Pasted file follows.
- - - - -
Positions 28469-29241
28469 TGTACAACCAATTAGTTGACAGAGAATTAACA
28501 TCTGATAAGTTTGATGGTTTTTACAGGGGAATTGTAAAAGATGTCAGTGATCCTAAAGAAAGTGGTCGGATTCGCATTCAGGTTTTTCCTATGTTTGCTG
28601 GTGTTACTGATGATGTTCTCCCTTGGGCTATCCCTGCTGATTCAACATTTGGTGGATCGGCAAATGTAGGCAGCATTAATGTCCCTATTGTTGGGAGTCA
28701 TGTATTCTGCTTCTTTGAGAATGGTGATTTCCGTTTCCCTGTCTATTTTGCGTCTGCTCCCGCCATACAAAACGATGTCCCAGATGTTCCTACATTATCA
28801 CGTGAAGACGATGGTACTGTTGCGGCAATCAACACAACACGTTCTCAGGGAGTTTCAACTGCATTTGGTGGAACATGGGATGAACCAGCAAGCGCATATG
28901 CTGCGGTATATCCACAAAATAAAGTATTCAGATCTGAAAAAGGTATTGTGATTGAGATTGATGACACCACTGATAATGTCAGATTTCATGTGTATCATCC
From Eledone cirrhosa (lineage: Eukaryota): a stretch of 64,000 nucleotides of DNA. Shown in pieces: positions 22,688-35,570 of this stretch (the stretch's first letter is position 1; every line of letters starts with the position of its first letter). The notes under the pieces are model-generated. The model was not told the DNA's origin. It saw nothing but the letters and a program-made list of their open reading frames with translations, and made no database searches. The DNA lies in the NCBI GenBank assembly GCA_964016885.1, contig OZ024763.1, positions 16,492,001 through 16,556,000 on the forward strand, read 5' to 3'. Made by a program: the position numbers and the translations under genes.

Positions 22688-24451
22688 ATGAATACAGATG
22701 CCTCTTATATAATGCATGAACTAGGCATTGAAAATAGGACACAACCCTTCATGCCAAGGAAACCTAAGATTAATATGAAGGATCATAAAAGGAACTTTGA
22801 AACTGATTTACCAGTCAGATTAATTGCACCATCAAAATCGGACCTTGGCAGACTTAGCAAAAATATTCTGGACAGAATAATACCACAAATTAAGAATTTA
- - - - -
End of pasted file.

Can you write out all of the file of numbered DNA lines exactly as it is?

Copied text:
Positions 28469-29241
28469 TGTACAACCAATTAGTTGACAGAGAATTAACA
28501 TCTGATAAGTTTGATGGTTTTTACAGGGGAATTGTAAAAGATGTCAGTGATCCTAAAGAAAGTGGTCGGATTCGCATTCAGGTTTTTCCTATGTTTGCTG
28601 GTGTTACTGATGATGTTCTCCCTTGGGCTATCCCTGCTGATTCAACATTTGGTGGATCGGCAAATGTAGGCAGCATTAATGTCCCTATTGTTGGGAGTCA
28701 TGTATTCTGCTTCTTTGAGAATGGTGATTTCCGTTTCCCTGTCTATTTTGCGTCTGCTCCCGCCATACAAAACGATGTCCCAGATGTTCCTACATTATCA
28801 CGTGAAGACGATGGTACTGTTGCGGCAATCAACACAACACGTTCTCAGGGAGTTTCAACTGCATTTGGTGGAACATGGGATGAACCAGCAAGCGCATATG
28901 CTGCGGTATATCCACAAAATAAAGTATTCAGATCTGAAAAAGGTATTGTGATTGAGATTGATGACACCACTGATAATGTCAGATTTCATGTGTATCATCC
From Eledone cirrhosa (lineage: Eukaryota): a stretch of 64,000 nucleotides of DNA. Shown in pieces: positions 22,688-35,570 of this stretch (the stretch's first letter is position 1; every line of letters starts with the position of its first letter). The notes under the pieces are model-generated. The model was not told the DNA's origin. It saw nothing but the letters and a program-made list of their open reading frames with translations, and made no database searches. The DNA lies in the NCBI GenBank assembly GCA_964016885.1, contig OZ024763.1, positions 16,492,001 through 16,556,000 on the forward strand, read 5' to 3'. Made by a program: the position numbers and the translations under genes.

Positions 22688-24451
22688 ATGAATACAGATG
22701 CCTCTTATATAATGCATGAACTAGGCATTGAAAATAGGACACAACCCTTCATGCCAAGGAAACCTAAGATTAATATGAAGGATCATAAAAGGAACTTTGA
22801 AACTGATTTACCAGTCAGATTAATTGCACCATCAAAATCGGACCTTGGCAGACTTAGCAAAAATATTCTGGACAGAATAATACCACAAATTAAGAATTTA